In October 2018 I attended Can*Con and -after being on the fence about self-publishing a project for YEARS- I made the decision to self-publish... on January 4th, 2019. Because I am a crazy person, apparently. But it WAS mostly done so it was just getting all the formatting, covers, etc. done. It did get done, but what I tracked and how I organized my pages slowly shifted. I needed more space for some things. I dropped things that weren't working for me. The whole "school classes" idea was abandoned.
I published the second book in my series in May. I will not lie: it was a terrible plan. But it got done. And by the time it was done, I was burnt out and struggling to show up every day.
Around that time I realized I also needed to consolidate my actual day planner and my work bullet journal. Some days I wouldn't even open my day planner. I forgot a couple appointments. *BIG CRINGE*
I'd used planners for decades, but it was time consuming to split my life into two books, to make sure I had all my appointments written down in both places and... I liked my work bullet journal better. I took a few months to undertake my new mission: to combine the two. To effectively have one book that managed my daily and weekly life and work meetings, appointments, tasks and responsibilities. I needed to find a way to keep my to do lists manageable, visible, but also separate.
I have all my personal goals, big tasks, chores, and all my personal and medical trackers in a large book that almost never leaves the house. (The black "Cosmic Child" book above is 2020's Personal Bujo.) Over the course of 2019, my term goals in my work bujo (I do three four-month terms: January 1 to April 30, May 1 to August 31, and September 1 to December 31.) and monthly goals became second nature. I reflexively do regular check ins with myself and alter goals if my health dips or life gets busy.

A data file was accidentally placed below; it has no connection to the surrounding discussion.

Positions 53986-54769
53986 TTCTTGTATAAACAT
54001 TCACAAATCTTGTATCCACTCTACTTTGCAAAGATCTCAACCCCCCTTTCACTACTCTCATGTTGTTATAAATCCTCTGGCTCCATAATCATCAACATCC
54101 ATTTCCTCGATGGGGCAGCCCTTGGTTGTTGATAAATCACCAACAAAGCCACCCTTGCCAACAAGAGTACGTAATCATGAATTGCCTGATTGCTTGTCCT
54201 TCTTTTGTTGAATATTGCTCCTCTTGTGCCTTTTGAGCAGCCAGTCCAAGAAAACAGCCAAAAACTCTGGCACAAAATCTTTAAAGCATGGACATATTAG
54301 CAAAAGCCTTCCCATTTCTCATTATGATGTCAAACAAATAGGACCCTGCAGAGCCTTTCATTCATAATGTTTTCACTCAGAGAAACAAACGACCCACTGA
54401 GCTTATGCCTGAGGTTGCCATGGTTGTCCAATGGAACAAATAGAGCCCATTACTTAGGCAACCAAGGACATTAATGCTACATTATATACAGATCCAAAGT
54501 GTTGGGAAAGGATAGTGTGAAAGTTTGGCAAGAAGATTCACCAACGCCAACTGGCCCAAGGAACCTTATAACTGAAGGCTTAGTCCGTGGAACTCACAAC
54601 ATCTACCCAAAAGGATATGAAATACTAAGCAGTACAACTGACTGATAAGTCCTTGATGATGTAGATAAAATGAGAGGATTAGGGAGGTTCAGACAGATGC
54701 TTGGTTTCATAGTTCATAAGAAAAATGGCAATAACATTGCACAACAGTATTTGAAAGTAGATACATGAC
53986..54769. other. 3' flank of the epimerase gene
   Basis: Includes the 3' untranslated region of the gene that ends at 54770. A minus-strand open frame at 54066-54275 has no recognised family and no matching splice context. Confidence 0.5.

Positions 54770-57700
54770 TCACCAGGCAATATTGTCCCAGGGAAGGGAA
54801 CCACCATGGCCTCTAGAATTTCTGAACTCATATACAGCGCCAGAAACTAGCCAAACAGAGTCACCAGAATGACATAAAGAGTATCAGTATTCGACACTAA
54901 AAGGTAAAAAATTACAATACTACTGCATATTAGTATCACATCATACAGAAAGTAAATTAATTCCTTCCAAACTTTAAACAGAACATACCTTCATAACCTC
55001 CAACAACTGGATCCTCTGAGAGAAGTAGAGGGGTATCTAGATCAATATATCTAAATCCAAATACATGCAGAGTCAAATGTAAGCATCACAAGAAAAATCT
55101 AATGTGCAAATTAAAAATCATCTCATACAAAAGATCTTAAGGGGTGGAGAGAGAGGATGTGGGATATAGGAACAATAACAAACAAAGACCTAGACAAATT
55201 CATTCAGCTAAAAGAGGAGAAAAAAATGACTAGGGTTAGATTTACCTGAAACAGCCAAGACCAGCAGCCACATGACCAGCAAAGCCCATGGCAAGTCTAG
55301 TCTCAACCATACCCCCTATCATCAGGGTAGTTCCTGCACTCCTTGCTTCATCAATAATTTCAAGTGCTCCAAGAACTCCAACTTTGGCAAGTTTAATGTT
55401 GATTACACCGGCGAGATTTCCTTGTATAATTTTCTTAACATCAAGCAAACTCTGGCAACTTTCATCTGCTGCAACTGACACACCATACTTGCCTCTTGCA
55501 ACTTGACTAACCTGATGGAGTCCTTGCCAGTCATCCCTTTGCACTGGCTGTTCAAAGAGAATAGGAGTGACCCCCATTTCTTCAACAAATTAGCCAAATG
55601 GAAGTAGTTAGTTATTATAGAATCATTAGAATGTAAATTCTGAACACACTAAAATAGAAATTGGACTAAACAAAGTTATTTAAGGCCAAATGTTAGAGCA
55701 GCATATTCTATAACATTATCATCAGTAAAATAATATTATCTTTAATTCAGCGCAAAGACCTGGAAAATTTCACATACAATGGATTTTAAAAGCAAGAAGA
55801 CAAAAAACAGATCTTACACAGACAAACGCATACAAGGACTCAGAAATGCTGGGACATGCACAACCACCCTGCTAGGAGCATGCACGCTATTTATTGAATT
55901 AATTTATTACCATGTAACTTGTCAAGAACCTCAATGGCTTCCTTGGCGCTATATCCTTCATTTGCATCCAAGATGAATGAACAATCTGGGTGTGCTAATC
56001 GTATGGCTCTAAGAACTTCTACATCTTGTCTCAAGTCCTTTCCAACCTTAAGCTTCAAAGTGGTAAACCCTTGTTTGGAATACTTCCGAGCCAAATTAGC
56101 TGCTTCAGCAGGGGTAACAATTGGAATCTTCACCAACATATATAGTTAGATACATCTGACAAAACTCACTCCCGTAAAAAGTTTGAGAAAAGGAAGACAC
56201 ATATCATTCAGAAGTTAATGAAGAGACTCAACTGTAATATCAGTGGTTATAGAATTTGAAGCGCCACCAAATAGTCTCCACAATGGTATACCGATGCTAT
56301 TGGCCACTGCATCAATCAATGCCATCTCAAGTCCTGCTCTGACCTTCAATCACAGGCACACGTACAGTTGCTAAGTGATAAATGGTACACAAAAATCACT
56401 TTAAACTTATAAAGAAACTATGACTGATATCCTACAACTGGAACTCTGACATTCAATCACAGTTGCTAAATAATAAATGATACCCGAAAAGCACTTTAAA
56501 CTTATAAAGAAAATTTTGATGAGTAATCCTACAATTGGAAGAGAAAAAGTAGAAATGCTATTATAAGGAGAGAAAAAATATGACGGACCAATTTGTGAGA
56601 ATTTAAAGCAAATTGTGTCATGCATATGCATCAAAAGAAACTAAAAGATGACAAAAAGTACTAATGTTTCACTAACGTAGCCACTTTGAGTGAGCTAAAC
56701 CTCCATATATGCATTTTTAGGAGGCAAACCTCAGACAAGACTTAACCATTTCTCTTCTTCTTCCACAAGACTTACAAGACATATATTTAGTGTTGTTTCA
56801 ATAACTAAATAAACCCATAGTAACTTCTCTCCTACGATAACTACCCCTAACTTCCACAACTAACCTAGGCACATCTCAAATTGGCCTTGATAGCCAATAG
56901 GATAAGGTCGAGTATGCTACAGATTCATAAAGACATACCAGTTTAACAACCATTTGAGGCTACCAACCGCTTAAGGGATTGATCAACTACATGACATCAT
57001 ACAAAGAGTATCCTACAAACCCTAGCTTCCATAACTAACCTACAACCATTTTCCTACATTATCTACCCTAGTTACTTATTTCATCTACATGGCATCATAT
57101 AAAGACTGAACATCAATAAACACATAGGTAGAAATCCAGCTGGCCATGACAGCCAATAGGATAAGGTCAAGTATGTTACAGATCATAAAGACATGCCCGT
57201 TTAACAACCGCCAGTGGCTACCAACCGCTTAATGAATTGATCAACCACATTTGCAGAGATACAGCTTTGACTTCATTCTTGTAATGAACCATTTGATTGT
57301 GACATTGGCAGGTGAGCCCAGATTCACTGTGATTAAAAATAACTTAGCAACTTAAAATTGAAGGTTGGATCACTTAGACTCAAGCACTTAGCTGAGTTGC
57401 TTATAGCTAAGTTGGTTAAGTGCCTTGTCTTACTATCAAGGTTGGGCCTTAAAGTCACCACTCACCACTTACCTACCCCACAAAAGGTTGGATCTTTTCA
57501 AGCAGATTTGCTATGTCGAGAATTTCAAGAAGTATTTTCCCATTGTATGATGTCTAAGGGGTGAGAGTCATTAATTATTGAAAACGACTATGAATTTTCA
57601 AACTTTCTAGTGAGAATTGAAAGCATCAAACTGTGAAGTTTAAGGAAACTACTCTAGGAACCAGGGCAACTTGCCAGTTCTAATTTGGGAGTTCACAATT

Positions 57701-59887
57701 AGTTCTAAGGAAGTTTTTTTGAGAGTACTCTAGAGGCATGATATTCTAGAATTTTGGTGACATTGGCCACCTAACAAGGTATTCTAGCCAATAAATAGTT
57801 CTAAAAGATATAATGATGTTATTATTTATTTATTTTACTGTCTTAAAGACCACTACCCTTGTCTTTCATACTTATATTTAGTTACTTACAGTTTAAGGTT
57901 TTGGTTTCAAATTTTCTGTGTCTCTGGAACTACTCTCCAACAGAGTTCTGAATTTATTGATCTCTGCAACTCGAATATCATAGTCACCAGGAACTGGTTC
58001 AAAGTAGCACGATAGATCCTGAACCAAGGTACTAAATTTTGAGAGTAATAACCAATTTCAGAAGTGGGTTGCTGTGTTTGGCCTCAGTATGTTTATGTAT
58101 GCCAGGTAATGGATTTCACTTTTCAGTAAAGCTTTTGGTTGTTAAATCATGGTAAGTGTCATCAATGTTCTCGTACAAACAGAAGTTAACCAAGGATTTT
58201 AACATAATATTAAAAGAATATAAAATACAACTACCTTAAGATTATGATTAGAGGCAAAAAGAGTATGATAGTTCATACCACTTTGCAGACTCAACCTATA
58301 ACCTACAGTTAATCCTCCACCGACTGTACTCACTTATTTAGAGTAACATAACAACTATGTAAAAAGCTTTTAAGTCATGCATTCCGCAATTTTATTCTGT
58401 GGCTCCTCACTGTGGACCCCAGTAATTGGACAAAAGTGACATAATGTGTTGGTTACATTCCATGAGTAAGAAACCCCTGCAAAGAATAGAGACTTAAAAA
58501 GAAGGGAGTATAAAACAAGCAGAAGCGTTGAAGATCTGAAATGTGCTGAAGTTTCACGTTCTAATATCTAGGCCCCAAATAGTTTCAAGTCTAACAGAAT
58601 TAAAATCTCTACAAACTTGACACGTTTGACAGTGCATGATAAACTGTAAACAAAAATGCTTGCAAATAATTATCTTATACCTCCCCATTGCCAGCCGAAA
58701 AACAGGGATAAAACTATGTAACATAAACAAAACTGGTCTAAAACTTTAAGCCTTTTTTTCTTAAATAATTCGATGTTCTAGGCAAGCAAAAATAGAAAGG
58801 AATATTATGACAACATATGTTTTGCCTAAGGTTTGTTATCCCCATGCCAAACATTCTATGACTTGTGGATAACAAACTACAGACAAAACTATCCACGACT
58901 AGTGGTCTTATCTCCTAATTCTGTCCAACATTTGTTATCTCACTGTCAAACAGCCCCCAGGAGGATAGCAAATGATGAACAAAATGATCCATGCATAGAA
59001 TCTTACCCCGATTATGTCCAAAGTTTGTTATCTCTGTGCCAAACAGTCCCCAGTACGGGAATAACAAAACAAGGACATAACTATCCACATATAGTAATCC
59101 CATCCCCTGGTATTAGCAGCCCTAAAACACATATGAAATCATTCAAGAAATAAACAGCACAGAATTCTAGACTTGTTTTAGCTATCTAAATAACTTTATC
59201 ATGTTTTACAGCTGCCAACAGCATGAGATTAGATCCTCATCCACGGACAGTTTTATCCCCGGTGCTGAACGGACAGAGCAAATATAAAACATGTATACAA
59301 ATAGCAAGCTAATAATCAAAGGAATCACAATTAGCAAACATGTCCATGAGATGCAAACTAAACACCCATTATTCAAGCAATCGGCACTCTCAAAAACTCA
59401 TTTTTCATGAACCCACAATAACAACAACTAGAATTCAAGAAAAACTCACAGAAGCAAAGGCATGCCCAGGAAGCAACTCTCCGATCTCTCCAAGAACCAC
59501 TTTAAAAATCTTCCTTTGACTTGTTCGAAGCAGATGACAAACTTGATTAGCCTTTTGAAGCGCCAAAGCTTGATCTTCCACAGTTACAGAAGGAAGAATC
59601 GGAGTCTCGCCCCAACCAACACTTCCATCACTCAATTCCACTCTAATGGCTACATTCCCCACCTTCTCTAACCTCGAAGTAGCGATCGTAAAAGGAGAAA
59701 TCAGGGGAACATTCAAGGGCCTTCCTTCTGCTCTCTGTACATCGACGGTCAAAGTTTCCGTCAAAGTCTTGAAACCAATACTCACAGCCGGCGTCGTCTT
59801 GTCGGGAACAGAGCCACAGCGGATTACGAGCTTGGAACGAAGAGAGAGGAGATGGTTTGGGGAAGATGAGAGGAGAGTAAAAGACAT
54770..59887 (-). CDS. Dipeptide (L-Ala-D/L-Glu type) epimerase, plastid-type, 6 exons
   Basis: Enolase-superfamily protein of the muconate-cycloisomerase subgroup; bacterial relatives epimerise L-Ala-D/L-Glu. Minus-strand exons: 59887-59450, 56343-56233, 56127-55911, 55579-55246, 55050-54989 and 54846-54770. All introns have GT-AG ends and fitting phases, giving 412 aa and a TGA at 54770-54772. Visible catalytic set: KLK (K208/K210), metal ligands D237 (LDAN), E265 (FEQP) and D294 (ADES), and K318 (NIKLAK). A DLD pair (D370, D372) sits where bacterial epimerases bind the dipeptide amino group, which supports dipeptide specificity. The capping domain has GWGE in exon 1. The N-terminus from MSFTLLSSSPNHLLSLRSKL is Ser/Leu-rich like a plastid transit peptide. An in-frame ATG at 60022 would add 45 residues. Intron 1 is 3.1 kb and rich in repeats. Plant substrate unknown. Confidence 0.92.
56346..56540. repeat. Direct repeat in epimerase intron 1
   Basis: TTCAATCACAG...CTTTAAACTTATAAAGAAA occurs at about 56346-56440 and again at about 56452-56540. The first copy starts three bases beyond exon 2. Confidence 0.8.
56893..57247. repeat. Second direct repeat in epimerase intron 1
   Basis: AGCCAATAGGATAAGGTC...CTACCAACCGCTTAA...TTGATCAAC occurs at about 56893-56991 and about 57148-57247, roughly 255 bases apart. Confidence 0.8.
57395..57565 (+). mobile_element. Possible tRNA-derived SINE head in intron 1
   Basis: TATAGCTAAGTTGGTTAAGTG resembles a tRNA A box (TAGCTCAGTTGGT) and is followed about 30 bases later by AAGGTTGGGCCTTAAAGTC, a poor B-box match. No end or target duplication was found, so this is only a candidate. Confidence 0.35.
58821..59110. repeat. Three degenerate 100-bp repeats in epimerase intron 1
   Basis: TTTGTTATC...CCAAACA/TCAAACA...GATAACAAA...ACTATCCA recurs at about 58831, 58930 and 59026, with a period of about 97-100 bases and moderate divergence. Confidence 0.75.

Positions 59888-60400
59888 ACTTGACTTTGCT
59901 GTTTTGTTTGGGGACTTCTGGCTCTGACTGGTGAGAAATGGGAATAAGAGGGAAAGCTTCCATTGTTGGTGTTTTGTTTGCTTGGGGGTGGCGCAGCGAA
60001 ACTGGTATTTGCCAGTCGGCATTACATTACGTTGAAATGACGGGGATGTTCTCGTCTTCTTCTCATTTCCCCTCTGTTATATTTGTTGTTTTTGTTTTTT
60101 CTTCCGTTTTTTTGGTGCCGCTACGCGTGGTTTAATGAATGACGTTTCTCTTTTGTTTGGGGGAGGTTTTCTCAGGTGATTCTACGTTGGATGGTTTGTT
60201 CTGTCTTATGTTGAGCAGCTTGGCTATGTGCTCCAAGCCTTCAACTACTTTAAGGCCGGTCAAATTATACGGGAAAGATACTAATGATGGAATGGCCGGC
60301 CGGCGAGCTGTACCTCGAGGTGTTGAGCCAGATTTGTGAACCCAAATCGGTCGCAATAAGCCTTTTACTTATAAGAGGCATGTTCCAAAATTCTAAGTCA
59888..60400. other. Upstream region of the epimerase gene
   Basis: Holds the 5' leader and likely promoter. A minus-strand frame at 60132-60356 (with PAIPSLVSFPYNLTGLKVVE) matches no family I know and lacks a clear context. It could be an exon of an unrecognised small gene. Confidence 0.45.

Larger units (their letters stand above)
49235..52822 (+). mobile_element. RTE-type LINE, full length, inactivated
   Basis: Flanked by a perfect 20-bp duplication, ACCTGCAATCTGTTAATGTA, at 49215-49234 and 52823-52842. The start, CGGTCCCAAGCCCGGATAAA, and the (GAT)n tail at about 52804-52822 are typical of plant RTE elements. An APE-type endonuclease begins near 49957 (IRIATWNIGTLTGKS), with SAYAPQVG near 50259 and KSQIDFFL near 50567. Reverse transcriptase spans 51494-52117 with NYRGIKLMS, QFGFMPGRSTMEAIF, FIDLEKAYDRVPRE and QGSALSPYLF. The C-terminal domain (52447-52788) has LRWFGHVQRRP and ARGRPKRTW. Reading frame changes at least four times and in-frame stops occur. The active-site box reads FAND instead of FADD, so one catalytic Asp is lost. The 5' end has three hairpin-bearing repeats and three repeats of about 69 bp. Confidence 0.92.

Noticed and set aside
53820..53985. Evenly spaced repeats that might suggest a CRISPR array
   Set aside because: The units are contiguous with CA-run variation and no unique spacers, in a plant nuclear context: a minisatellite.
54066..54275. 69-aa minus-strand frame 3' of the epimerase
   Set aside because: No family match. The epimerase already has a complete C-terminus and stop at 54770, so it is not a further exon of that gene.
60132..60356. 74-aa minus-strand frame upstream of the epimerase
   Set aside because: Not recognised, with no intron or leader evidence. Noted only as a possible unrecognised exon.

When planning, I tend to start with my bigger, longer-term goals: yearly, 3-year and 5-year goals. (I know a lot of people like to do 10-year goals but... I don't find them productive at all. For me. Do them if you love them!) Then I try to breakdown those goals over the course of the upcoming year to see just how bonkers it seems in context. They always seem bonkers. Results may vary.
Then I break down those goals into term goals...
And then further into monthly goals, which are then organically broken down into weekly and daily goals. The separated Life and Work to do lists and goals lists on my weekly layout are helpful and I keep them deliberately small-ish to not induce my own self-destruction that tends to result from me taking on too much and breezily thinking It Will Be Fiiiine. (Narrator: It is never fine.)
I have a lot of charts and things mostly because if I don't write something down, I will forget it in 17.4 seconds. I also find it helps me to start big and break it down. It helps to maintain some semblance of realistic expectations, be it how many hours a day you'll need to work, or how many words a human being can reasonably copy edit in a 40-hour work-week.
A lot of the lovely photos above of pristine pages are from my new work bujo that begins today! (The blue note book pictured at the beginning of the post.) Happy New Year to me! But that first notebook I mentioned? The one I began so optimistically in 2017? The one I kept coming back to, as I desperately tried to find a system that worked for me? It served me so very well, and my use of it ended yesterday, its pages all full of weekly spreads, lists of goals, pages full of brain dumps and more organized info, its spine broken twice over.
There's nothing quite like Finishing A Notebook. Especially not when it's seen you through publishing your first two books. I may not have taken over the world, but I definitely regained control of my own world since the summer of 2017. All it took was time, and flexibility, and a little self-reflection... and a kick-ass bullet journal!